I have a confession to make.
Probably a contentious one, given I am Vice President of Interpretation Australia, but one I will make nonetheless: I’m having a bit of a problem with the word ‘interpretation‘.
The word is tantalisingly – misleadingly – simple: and this in itself presents an interpretive problem. Outside the heritage profession, it has a completely different meaning, usually related to translating foreign languages. And even within heritage circles, I sometimes wonder whether we are all talking about precisely the same thing when we’re talking about ‘interpretation’.
Before I go on, I’ll bring in an analogous example – the word ‘theory’. No-one would need to go look it up in the dictionary. Through common usage we all know it means a ‘hunch’, something we’re basing on conjecture but which we don’t have enough evidence to prove outright. In common usage, ‘theory’ and ‘hypothesis’ are interchangeable terms. But not to scientists. In science, a ‘theory’ is something that is so well backed up by available evidence that it can be taken as an established fact. A hypothesis, on the other hand, is closer to our common understanding of the word ‘theory’ – we think we know what might be going on, but the results are not yet in.
This disconnect between everyday and specialist usage of a seemingly harmless word such as ‘theory’ has its consequences. For instance, people who wish to undermine the well-established Theory of Evolution for their own political or religious agenda can turn around and say: “Well, it’s only a theory, isn’t it?”
Now ‘interpretation’ doesn’t suffer quite like ‘theory’ in the way it is wilfully misinterpreted. But even so, I think the issue of definition runs deeper than just having to clear up confusion when you answer one of those ‘So what do you do?’ questions at dinner parties. How do you get someone to value something when they’re not even sure what it is?
The latest edition of Interpreting Australia focuses on the business side of interpretation: does interpretation make sense from a business perspective? How can we incorporate the value of interpretation into business bottom lines? Is there a firm line where marketing and customer service stop and interpretation begins? And what does this mean for who should be charged with ‘doing’ interpretation?
Sue Hodges writes the first instalment of a thought provoking series (the rest will be coming on the Interpretation Australia website soon) about how the unclear definition and intangible nature of interpretation makes it easy for it to be undervalued and ‘claimed’ by other professions rather than being a separate entity, calling for its own dedicated expertise and budget:
Intepretation suffers from being pluralistic. It spans many disciplines . . . Yet it is this very adaptability that currently threatens our profession; many other disciplines also want our slice of the pie . . . most [interpretation] could theoretically be undertaken by anyone because the required skills base is neither mandatory, legislated nor confined to the arts or sciences. Interpreters are vying for business against specialties which are more clearly defined, such as architecture. . . . it can be hard to justify adaptive and intangible interpretive work against the familiar and tangible work from allied professions. (Interpreting Australia Issue 43, p6)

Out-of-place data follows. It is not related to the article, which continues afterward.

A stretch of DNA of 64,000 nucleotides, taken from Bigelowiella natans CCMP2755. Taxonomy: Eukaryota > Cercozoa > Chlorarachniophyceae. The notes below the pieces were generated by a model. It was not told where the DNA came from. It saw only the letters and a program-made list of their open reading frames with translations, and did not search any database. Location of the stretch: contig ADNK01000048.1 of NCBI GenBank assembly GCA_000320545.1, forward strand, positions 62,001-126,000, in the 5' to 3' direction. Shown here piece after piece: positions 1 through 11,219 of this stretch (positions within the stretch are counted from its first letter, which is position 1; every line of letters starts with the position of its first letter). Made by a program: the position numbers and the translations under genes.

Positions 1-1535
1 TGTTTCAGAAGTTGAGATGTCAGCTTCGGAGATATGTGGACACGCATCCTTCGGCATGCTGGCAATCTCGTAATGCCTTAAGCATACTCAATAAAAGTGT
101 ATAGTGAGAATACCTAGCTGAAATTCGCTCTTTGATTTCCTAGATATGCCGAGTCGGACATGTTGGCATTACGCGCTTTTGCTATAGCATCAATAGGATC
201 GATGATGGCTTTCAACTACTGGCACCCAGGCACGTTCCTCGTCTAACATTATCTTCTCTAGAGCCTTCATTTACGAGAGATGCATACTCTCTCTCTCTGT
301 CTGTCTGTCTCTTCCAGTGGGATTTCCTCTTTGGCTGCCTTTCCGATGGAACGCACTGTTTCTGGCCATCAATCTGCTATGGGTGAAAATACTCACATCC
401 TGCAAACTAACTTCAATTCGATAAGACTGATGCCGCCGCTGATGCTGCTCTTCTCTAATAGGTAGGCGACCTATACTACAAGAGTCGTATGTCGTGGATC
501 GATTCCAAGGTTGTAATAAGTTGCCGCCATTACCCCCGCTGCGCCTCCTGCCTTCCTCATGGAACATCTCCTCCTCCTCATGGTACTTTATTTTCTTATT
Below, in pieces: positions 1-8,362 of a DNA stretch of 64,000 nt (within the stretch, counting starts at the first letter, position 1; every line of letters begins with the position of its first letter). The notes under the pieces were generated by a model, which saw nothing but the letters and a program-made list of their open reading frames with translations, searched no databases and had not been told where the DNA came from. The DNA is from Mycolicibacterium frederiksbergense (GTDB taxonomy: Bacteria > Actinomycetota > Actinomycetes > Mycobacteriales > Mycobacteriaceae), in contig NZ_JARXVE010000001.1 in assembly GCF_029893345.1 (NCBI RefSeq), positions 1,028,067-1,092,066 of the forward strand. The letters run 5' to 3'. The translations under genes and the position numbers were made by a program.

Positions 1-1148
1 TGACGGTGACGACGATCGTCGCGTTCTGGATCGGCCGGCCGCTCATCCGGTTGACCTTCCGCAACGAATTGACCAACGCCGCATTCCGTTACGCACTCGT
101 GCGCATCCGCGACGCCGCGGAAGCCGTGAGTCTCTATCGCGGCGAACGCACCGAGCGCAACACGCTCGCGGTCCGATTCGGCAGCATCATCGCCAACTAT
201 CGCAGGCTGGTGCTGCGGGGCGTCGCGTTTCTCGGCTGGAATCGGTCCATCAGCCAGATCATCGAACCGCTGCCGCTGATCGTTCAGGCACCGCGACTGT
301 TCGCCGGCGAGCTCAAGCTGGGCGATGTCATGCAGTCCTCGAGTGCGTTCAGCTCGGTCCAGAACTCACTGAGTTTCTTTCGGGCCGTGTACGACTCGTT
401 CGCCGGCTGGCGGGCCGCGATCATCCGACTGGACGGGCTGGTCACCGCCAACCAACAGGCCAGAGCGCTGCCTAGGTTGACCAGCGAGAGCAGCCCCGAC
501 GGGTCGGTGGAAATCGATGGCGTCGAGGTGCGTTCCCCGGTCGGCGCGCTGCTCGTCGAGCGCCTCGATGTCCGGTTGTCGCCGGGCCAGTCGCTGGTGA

In this context, consultants from all sorts of fields can claim they can do the ‘interpretation’ part of a project. And if clients aren’t entirely clear what interpretation is, and get different definitions depending on who they speak to, this only muddies the water further.
In a similar vein, I recently had a discussion with someone who is charged with helping local tourism businesses create better experiences (to the end of increasing visitor spend and of course, profits). While we both understood intuitively how interpretation can (and does) enhance tourism experiences, it’s hard to quantify exactly what interpretive ‘inputs’ will lead to a specific set of bottom-line ‘outputs’. And without this hard data, it can be difficult for some business owners, unfamiliar with the term ‘interpretation’ in the first place, to get it (and see why it’s a wise investment).
Our discussion did make me wonder whether the use of the term ‘interpretation’ was actually counter-productive in this instance, and whether we should just be seeing good interpretation as an integral part of creating a distinctive experience, regardless of what we call it?
Or maybe we turn it the other way around – and show how interpretation is something people know about already! In another of the Interpreting Australia articles, Michele Bain of Designhaus draws upon the example of Jamie Oliver as an ‘interpreter’ of food and nutrition:
. . .he engaged us and inspired us so completely we never even noticed that we were actually learning to cook. (Interpreting Australia Issue 43, p10)
Perhaps if we described interpretation in these more familiar terms – i.e. applying interpretive principles to communicating the very concept of interpretation – we might help businesses make the conceptual leap from seeing interpretation as something that sounds very academic and not particularly relevant to them, to understanding that it is the ‘secret ingredient’ which makes the difference between so-so and must-see.
To take the cooking analogy a step further: bricks-and-mortar might be the meat-and-potatoes of a destination, but without the carefully planned and expertly created ‘sauce’ that is interpretation, the experience may satisfy the basics but it is hardly going to be unique, memorable or emotionally satisfying.
Maybe that is the way to describe what I do at the next dinner party . . .